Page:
Maturation of forest edges is constrained by neighbouring agricultural land management
Article first published online: 10 JUL 2012
© 2012 International Association for Vegetation Science
Journal of Vegetation Science
Volume 24, Issue 1, pages 58–69, January 2013
How to Cite
Chabrerie, O., Jamoneau, A., Gallet-Moron, E., Decocq, G. (2013), Maturation of forest edges is constrained by neighbouring agricultural land management. Journal of Vegetation Science, 24: 58–69. doi: 10.1111/j.1654-1103.2012.01449.x
- Issue published online: 4 DEC 2012
- Article first published online: 10 JUL 2012
- Manuscript Accepted: 31 MAY 2012
- Manuscript Received: 23 DEC 2011
- Conseil Régional de Picardie
- Agricultural landscape;
- Agrochemical drift;
- Edge effect;
- Species richness;
- Species turnover
(i) Do species richness and turnover across forest edges change with edge age and management intensity of adjacent lands? (ii) Does edge species composition respond to aging and landscape management and what are the environmental factors explaining this response?
Agricultural landscapes of the Picardy region, N France.
We sampled forest edges differing in age (from a few decades to several centuries) and embedding landscape matrix (from slightly managed ‘bocages’ to intensively cultivated open fields). We recorded vascular plant species and a set of environment, landscape and historical variables along transects oriented perpendicularly to forest edges. We used mixed models to assess the impact of edge age and landscape type on edge species richness and turnover. We investigated the relationship between edge community composition and explanatory variables using redundancy analyses and a split-plot design.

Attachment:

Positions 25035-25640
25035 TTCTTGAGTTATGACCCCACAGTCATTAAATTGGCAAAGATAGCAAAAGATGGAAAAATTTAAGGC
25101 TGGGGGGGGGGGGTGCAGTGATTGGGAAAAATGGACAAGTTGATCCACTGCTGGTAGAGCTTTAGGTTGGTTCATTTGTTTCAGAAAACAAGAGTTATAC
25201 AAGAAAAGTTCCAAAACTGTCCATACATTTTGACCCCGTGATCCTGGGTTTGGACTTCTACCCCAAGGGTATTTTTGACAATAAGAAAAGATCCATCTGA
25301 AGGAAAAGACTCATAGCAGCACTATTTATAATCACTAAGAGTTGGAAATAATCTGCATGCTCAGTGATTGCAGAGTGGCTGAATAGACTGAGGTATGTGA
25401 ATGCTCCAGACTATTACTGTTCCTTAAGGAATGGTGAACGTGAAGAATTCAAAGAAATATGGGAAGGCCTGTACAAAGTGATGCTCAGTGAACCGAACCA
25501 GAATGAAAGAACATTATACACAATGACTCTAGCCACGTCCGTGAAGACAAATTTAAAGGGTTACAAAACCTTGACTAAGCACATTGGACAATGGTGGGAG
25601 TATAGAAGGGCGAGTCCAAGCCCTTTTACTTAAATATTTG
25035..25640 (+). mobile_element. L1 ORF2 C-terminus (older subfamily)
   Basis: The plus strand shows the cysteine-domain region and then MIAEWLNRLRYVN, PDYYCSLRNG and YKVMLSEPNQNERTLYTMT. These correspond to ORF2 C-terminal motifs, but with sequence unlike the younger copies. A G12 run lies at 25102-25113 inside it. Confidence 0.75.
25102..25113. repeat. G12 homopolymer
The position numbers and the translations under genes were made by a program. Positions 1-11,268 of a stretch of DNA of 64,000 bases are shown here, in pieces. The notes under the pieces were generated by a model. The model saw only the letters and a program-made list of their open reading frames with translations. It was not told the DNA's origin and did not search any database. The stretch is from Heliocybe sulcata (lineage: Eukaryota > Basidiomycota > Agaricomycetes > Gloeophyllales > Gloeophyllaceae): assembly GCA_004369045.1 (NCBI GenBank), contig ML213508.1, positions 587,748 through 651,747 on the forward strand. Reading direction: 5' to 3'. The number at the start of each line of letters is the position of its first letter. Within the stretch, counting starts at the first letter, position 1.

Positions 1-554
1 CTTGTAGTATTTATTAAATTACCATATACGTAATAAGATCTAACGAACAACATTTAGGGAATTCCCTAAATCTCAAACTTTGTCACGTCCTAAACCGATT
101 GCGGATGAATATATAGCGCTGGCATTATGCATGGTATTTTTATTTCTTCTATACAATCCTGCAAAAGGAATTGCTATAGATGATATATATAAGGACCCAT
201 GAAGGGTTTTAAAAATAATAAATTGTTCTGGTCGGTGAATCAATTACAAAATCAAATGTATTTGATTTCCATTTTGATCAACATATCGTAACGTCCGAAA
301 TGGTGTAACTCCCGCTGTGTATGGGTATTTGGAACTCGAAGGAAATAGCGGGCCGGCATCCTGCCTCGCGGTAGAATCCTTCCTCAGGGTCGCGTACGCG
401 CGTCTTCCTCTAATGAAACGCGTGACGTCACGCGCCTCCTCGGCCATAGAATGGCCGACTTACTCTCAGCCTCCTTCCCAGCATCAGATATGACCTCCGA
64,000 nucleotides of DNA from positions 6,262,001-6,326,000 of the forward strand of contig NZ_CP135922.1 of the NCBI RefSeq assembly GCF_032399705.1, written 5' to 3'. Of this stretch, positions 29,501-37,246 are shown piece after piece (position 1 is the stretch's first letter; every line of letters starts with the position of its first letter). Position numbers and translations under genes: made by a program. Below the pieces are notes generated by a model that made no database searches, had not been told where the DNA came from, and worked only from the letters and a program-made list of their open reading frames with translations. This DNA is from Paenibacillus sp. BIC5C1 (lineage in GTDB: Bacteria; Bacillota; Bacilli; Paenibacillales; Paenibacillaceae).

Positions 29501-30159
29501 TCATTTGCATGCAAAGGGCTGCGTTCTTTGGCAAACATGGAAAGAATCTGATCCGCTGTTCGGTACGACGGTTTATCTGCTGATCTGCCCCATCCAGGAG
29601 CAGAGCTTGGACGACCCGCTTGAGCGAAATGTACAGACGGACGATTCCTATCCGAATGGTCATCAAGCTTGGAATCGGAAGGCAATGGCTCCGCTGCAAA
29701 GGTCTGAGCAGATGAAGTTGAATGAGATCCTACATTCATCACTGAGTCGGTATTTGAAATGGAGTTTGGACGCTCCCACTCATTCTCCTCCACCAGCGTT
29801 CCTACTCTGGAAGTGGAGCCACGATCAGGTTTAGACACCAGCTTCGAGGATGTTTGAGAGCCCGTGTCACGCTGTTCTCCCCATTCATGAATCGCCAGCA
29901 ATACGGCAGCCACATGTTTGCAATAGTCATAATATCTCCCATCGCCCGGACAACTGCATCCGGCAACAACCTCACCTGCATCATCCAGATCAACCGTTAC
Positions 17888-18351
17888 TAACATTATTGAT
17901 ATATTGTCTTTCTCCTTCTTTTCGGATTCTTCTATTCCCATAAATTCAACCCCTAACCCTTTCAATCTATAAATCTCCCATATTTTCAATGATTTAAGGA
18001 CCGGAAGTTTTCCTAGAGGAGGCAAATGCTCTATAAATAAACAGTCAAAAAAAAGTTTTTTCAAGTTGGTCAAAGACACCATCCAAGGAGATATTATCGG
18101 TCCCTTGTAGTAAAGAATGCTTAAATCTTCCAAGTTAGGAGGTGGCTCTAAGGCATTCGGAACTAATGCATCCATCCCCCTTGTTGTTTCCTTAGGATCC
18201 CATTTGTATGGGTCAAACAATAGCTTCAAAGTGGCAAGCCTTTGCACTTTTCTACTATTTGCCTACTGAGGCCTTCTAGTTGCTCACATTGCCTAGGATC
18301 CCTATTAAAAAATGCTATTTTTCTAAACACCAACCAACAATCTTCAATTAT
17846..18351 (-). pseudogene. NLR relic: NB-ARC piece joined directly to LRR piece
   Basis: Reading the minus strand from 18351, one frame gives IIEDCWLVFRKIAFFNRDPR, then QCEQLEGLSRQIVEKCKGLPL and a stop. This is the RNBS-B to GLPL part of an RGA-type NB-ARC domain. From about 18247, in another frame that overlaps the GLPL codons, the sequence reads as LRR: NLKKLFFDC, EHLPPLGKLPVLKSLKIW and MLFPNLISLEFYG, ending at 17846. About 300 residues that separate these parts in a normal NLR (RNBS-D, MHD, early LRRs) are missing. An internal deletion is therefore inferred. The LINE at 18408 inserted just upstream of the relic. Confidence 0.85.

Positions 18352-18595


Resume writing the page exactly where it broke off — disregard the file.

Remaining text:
Species richness decreased with both increased edge age and increased landscape management intensity, while species turnover was not influenced by any of these factors. Edge maturation was characterized by a specialization of the flora over the entire transect, which is likely a response to increased shade, litter layer thickness and soil acidity. As landscape management was more intensive, true forest species were replaced by nitrophilous and/or calciphilous non-forest species, which might be more tolerant of agrochemical and lime drift and are able to disperse through a hostile matrix.
Although edge aging was associated with the progressive development of environmental gradients, especially light availability and litter thickness, plant communities poorly reflect these gradients under the constraint of neighbouring landscape management. On the contrary, the stronger the management intensity, the sharper the edge–interior gradient.